Bavuma will captain South Africa for as long as team-mates and management want

Temba Bavuma will continue as South Africa’s white-ball captain for as long as his team-mates and management want him to. Bavuma, who said he would not make a rash decision about his leadership future after South Africa were booted out of the T20 World Cup at the hands of Netherlands in November, has since had “conversations with the relevant people and remains committed to the role.”
“At the T20 World Cup, the question [about captaincy] was asked. It was obviously quite an emotional time. It was a bit unfair to be asked that question right after walking off the field after a loss,” Bavuma said ahead of South Africa’s World Cup Super League series against England. “Conversations were had with the relevant people and I am still in it. I’ve said to the guys if they would still like me to be the guy to lead, I am happy to do it. I’ve never ever made it about me, it’s always been about the team. I don’t think you’ve ever heard me say that it’s about me and I.”

However, Bavuma, who is under more pressure in T20Is than in ODIs, indicated that if the new coaching staff wants to move on from him, he will accept that decision. “If the team wants to go in a different direction with a different leader, I am happy to step away,” Bavuma said. “Ultimately it’s up to the coach. We have got a new coach and a new coaching staff; the coach will have his vision and he will need somebody to drive that vision. At the moment the coach has entrusted me with that role so I will continue doing my best. Fortunately, I have got a bunch of guys that support me. For me, it’s business as usual for now.”

Last week, South Africa unveiled Shukri Conrad and Rob Walter to the national men’s red-ball and white-ball jobs respectively. Walter will only arrive in South Africa in February so Conrad has been entrusted with overseeing the England series and no major changes were made to South Africa’s ODI squad. Bavuma has promised a slightly different approach, as South Africa look to be more assertive in their style of play. “It’s something that has been spoken about – wanting to be a lot more positive, wanting to be a lot more brave and always looking to take the option that puts either the batter or the bowler under pressure,” he said.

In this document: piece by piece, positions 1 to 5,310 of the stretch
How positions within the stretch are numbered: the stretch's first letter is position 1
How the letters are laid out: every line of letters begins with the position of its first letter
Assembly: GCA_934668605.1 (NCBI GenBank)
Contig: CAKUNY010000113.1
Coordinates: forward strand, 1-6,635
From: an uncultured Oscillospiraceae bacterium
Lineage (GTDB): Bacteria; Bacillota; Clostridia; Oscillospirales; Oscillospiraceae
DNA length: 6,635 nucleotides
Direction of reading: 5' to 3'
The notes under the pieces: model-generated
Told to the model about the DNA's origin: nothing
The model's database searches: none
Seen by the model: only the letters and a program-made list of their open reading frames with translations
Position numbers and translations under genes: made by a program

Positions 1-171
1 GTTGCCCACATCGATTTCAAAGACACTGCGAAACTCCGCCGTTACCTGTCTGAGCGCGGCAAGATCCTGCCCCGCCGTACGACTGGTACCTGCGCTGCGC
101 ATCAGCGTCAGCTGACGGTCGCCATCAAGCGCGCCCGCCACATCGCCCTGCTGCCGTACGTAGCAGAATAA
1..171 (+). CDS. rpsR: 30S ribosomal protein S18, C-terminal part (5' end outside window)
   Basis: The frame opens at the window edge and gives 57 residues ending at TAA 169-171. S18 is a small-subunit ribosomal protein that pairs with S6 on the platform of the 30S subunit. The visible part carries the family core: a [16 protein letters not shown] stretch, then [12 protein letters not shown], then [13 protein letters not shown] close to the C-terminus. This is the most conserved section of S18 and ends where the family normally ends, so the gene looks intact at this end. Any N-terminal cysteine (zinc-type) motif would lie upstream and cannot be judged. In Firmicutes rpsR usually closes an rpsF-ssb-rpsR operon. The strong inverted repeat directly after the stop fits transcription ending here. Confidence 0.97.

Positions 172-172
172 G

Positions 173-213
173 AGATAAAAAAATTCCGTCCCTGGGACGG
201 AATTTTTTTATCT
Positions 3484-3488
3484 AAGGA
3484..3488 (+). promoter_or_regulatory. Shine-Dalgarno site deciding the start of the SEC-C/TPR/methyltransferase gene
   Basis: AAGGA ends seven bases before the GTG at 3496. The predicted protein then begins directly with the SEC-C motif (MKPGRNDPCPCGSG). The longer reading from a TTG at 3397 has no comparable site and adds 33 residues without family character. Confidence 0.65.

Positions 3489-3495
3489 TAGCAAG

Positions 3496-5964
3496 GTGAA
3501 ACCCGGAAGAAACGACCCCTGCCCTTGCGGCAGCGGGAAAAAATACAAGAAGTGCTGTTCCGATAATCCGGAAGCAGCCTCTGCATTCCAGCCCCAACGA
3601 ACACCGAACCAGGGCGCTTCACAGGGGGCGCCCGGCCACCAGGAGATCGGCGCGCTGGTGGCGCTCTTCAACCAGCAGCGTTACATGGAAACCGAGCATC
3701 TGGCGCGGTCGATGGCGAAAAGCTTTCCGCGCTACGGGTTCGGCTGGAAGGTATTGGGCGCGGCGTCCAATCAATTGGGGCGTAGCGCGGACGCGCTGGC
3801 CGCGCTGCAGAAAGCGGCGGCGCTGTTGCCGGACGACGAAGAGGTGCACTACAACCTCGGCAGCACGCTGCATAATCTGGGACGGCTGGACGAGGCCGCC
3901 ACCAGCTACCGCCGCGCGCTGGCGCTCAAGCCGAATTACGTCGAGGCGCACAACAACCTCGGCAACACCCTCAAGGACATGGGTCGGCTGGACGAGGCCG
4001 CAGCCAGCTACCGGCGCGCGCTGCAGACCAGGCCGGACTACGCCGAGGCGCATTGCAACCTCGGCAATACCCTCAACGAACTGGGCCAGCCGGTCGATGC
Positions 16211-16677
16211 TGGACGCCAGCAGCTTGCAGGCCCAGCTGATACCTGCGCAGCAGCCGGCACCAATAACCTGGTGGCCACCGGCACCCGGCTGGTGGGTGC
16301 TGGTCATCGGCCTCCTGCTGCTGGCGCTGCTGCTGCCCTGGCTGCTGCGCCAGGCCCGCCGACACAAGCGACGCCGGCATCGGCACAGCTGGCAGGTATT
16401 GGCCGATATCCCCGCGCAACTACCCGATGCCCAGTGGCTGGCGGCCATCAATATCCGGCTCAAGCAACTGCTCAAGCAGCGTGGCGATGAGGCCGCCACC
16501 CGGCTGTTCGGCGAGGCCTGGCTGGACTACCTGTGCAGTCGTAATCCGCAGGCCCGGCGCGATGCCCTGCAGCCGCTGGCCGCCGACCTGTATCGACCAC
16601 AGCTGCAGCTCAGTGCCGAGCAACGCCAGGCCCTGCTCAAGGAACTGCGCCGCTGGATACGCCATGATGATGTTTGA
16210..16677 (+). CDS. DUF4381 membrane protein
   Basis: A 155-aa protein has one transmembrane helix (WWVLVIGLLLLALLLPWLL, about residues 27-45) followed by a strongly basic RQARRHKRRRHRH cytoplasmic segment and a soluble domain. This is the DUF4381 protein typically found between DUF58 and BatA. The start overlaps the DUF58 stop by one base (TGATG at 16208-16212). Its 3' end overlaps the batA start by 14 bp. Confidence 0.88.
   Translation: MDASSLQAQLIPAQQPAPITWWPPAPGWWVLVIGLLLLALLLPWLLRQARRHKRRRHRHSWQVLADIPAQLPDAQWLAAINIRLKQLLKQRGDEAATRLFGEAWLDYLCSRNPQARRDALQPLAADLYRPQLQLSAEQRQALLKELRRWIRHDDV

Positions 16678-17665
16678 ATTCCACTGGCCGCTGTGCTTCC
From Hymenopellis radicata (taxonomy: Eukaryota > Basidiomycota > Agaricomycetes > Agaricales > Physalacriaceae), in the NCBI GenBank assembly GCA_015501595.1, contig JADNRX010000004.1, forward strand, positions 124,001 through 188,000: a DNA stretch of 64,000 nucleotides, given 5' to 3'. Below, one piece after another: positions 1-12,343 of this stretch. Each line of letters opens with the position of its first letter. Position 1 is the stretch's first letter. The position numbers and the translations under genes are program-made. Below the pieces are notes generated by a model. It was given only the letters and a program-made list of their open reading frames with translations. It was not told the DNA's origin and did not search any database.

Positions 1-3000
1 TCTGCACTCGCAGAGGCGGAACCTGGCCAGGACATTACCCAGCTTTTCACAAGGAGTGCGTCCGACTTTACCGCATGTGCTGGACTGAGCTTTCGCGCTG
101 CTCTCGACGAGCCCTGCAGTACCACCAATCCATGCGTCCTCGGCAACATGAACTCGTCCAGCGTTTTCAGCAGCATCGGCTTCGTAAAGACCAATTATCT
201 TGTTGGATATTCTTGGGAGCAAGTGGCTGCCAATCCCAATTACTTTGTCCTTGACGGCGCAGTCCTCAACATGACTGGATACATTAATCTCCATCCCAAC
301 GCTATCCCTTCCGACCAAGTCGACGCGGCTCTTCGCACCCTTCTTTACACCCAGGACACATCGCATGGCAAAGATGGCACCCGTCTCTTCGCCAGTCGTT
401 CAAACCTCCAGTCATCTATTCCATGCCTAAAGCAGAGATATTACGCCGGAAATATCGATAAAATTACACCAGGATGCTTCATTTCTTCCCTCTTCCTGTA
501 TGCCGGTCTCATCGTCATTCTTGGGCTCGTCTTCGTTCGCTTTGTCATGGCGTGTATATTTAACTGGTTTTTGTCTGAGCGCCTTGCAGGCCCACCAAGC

But he did not go as far as saying South Africa will look to emulate England’s uber-aggressive blueprint, which they have adopted in all formats.

“They are the pioneers – not just white-ball cricket, even in red-ball cricket,” Bavuma said. “We are South Africans. We have our way of thinking, our way of doing things. There’s nothing wrong with us taking a little bit from England, putting it together and seeing what comes about. With the personnel we have, guys going out and expressing themselves…if that equates to a South African Bazball way of playing – to use a stupid term – then so be it. If it means we are going to go out there and block the shit out of the ball, so be it.”

The latter is unlikely to serve South Africa well in what are crucial matches if they hope to automatically qualify for the 2023 ODI World Cup. South Africa are currently 11th on the points table and need to win at least three of their remaining five matches to secure a spot in the top eight. That means they must win at least one of the three matches against England in the next week to stay in the hunt, with two matches to come against Netherlands at the end of the summer.

“With the personnel we have, guys going out and expressing themselves…if that equates to a South African Bazball way of playing – to use a stupid term – then so be it. If it means we are going to go out there and block the shit out of the ball, so be it.”

Temba Bavuma on South Africa’s approach against England

While Bavuma is aware of the critical state of South Africa’s World Cup qualifying campaign, he has not made it the sole focus of the series and instead wants them to concentrate in building a new brand of cricket as they enter another new era. “We know where we stand in terms of how many games we need to win,” he said. “We’d like to shift our focus a little bit, looking to the World Cup. It’s an opportunity for us to clear up our identity and how we would like to play and we would like to use these games as an opportunity to do that. We know what we need to do and if it means in June we are playing in the qualifiers, that’s something we are prepared to do. That’s something everyone is prepared to do looking at the decision that was made to make way for the SA20.”

South Africa forfeited three ODIs in Australia in January so the national squad could return home for the start of the new T20 franchise tournament. Bavuma was snubbed at the auction and did not get a deal for the inaugural edition which he said left him feeling “let down” at the time. He has gone under the radar as the tournament kicked off and used the time to “take it easy and connect with family,” but “tried to watch one or two games at the SA20 and it was quite fun.”